Samsung Galaxy S23 vs Galaxy S22: what are the differences

Samsung Galaxy S23
(Image credit: Samsung)

At this year's Samsung Unpacked event, we've learned all about what's coming with the Galaxy line of smartphones. Although the Galaxy S23 doesn't look to be a radical departure from the S22, there are certainly some meaningful changes coming with Samsung's latest smartphone.

With a more powerful processor, tweaked design, improved battery life and more, the Galaxy S23, on paper, is shaping up to be another quality smartphone from Samsung, even if (like iPhone in recent years) the S23 doesn't seem to be a reinvention of the Galaxy line of phones as we've all come to know it.

While we'll have to get our hands on a Galaxy S23 for testing to give you the full picture of this smartphone's performance, Samsung has revealed a ton of details about the S23, so sit back, relax, and read on to learn all about what's changing with Samsung's latest Galaxy phone.

Samsung Galaxy S23 vs Galaxy S22: price

Samsung Galaxy S23

(Image credit: Samsung)

This year's Samsung Galaxy, the S23, will run you £849 for 128GB and £899 for 256GB, while the Plus variant will cost even more and the Ultra more still. While the standard Galaxy is the cheapest option in the S23 lineup, it is going to cost you extra over last year's Galaxy S22.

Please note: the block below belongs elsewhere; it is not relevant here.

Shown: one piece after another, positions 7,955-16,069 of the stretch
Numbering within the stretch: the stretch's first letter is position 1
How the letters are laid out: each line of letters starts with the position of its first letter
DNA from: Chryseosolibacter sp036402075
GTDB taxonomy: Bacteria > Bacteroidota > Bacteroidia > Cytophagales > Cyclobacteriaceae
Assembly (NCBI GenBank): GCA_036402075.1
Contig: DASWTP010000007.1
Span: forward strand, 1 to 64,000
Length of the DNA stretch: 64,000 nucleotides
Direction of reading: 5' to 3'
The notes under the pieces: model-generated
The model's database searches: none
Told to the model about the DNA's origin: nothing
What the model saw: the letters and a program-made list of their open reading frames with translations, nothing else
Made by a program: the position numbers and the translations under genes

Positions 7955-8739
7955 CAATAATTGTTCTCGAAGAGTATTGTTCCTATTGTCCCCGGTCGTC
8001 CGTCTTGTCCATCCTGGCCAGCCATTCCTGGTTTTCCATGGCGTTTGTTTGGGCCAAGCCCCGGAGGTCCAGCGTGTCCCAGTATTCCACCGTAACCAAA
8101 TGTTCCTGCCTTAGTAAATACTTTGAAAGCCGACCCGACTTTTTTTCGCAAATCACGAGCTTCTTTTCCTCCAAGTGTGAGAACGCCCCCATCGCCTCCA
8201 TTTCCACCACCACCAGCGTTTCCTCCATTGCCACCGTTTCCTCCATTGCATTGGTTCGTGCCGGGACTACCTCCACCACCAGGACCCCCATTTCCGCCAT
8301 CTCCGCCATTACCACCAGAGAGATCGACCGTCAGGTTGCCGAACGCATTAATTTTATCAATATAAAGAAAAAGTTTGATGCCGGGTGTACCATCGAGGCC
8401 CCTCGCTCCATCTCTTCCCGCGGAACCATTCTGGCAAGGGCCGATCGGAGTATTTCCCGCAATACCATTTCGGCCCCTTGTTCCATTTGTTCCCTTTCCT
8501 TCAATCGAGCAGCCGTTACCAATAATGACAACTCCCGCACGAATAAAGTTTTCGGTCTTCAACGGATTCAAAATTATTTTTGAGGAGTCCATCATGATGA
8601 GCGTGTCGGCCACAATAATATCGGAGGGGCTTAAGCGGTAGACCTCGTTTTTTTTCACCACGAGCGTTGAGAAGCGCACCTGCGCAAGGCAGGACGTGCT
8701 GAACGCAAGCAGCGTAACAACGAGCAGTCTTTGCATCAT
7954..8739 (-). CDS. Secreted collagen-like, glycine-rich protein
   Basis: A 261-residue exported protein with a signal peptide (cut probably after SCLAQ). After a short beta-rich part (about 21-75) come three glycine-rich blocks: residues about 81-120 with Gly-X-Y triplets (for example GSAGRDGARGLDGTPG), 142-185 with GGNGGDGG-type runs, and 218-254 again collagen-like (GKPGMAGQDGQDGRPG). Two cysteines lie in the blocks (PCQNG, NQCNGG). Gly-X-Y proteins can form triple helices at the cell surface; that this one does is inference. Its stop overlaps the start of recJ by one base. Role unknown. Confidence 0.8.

The Galaxy S22 started off at £769 / $799 for 128GBs and rose to £819 / $849 for 256GBs, which places the S23 at about £79 more expensive than the S22. However, we haven't gotten full details on US/AU pricing just yet, and some rumours suggest we won't see a price increase in the US on the S23 over the S22, so keep an eye on this page.

As far as folks in the UK are concerned, the S22 definitely beats the S23 in terms of pricing.

Samsung Galaxy S23 vs Galaxy S22: design


(Image credit: Samsung)

In large part, the design of the Galaxy S23 is the same as last year's S22, outside of one key change to the camera housing on the back.

On the S23, the little raised lip surrounding the Galaxy's back cameras has been removed, making the S23 look even closer to the Ultra. Outside of that relatively small change, though, the design of the S23 is largely what you got from the S22 – which is no bad thing, considering the clean, sleek look of the S22.

Naturally, you will get those familiar rounded corners on the standard Galaxy while the Ultra brings sharper edges to the table, but aside from that, the design language of the Galaxy S23 line is now very much in sync.

Nonetheless, while you may well prefer the look of the S23 over the S22, there's enough overlap that it's tough to say if one is better, on paper at least.

Samsung Galaxy S23 vs Galaxy S22: display


(Image credit: Samsung)